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  1. I am a massive fan of Switzerland but surprising Basel is one of the places in Switzerland that we haven’t go to ..yet. Good to see they have the same sense of fun and Swiss culture and history.

    • Hi Paula. Switzerland is of course alphorns, chocolate and cheese…but there’s lots more to see. Basel gets a fair dose of Rhine River cruise day-trippers, but is largely under the radar. Come take a look for yourself!

  2. It is a great feature to hold the national holiday in the middle of summer; clever folks these Swiss! 😉 I haven’t been back to Switzerland in some time, and there’s lots to the country I’d like to explore. I would like to cover a large fraction of the cogwheel railways and funiculars, up and down through the Swiss Alps. I would also like to be reintroduced to my confusion regarding “Schwitzer Tütsch”, because my Hochdeutsch clearly needs to be messed about. 😉

    • Oh yes, this is the place to mess with German, for sure. Here in the Dreiländereck where Switzerland, France and Germany meet, language is a crazy-quilt: Alsatian, French, Badisch, and Basler Deutsch and sometimes Italian for good measure. Trains run in any language, though and are fabulous ways to get around. Let us know if you head our way!

    • Hi Shelley, it’s great to be here in summer…best time is of course in the mountains, but on National Day, the parties at lower elevations are just as nice.

  3. Among all of your wonderful pics, my favorite is of the couple frying up the sausages and a big smile on the woman’s face. That says it all on occasions like this — people are in good spirits and all is right in the world. We should have more days like this.

  4. Looks like so much was going on! Many years ago, we were staying in Lake Como and we drove to a discount shopping mall in Switzerland (that wasn’t easy to get to). When we arrived, the parking lot was barren. That’s when we learned about Swiss National Day! 🙂 I’m glad you have much more positive associations.

    • Ooh, sounds as though you need to make a return visit Irene, and see the real Switzerland (Swiss discount malls don’t rate that high on things to do here!).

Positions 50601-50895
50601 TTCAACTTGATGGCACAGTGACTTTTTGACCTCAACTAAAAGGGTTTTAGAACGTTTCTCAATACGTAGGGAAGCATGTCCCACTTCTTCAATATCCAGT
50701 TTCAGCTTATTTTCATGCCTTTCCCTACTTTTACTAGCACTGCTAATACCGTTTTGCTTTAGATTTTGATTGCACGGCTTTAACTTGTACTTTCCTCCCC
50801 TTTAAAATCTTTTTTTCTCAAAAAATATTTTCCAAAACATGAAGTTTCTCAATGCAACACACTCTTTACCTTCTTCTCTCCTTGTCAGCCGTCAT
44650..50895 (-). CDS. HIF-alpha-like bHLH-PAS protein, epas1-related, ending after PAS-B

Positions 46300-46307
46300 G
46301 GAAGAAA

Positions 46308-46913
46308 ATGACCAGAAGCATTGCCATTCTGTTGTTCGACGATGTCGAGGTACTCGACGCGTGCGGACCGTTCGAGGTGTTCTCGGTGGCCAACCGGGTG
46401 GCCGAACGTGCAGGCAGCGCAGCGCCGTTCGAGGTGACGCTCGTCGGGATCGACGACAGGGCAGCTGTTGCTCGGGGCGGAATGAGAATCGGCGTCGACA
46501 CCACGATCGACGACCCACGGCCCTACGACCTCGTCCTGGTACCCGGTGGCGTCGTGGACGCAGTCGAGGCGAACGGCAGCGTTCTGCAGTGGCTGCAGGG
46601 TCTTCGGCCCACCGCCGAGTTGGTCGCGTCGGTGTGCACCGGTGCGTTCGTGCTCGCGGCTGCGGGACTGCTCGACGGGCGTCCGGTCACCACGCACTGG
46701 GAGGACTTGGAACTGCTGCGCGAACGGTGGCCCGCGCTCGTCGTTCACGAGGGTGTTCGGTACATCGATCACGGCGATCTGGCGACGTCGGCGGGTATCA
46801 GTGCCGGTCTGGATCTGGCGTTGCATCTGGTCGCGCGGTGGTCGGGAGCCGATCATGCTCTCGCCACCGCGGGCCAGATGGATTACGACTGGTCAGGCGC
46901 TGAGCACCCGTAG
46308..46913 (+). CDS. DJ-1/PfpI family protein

5. We haven’t spent much time in Switzerland at all and I would love to remedy that oversight on our part. You’ve gotta love a country that has made such a success out of political neutrality and financial acumen. Gorgeous summertime photos, who wouldn’t be bursting with happiness?

    • Thanks Betsy. The stunning beauty of the Swiss landscape hasn’t hurt either…that coupled with marvelous infrastructure makes Switzerland Very Easy to Enjoy!

  6. I have only been to Lucerne and Zurich so far, I loved my time in Switzerland and I think a visit on Swiss National Day would be just lovely – I hope to make it to Basel soon, such beautiful landscapes in Switzerland, along with great food and hospitality.

    • Hi Susan, I know you have the next year or so booked for other destinations, but when you do make it to Basel, let me know! There is plenty to do and see in the “Three corners” countryside of Baden, Germany and Alsace, France!

  7. Anita, I’ve always enjoyed my Swiss wanderings. Your post brings back so many wonderful memories.
    I’ve only been to Basel once – briefly. It was a fascinating city. I expect to be back there next year. Hopefully, I’ll have more time to explore.
    Super photos!

    • Thank you Ursula! Glad you enjoyed the trip down memory lane, and the photos. Wishing you an enjoyable visit when you return to Basel. All the best, Anita (and photographer Tom)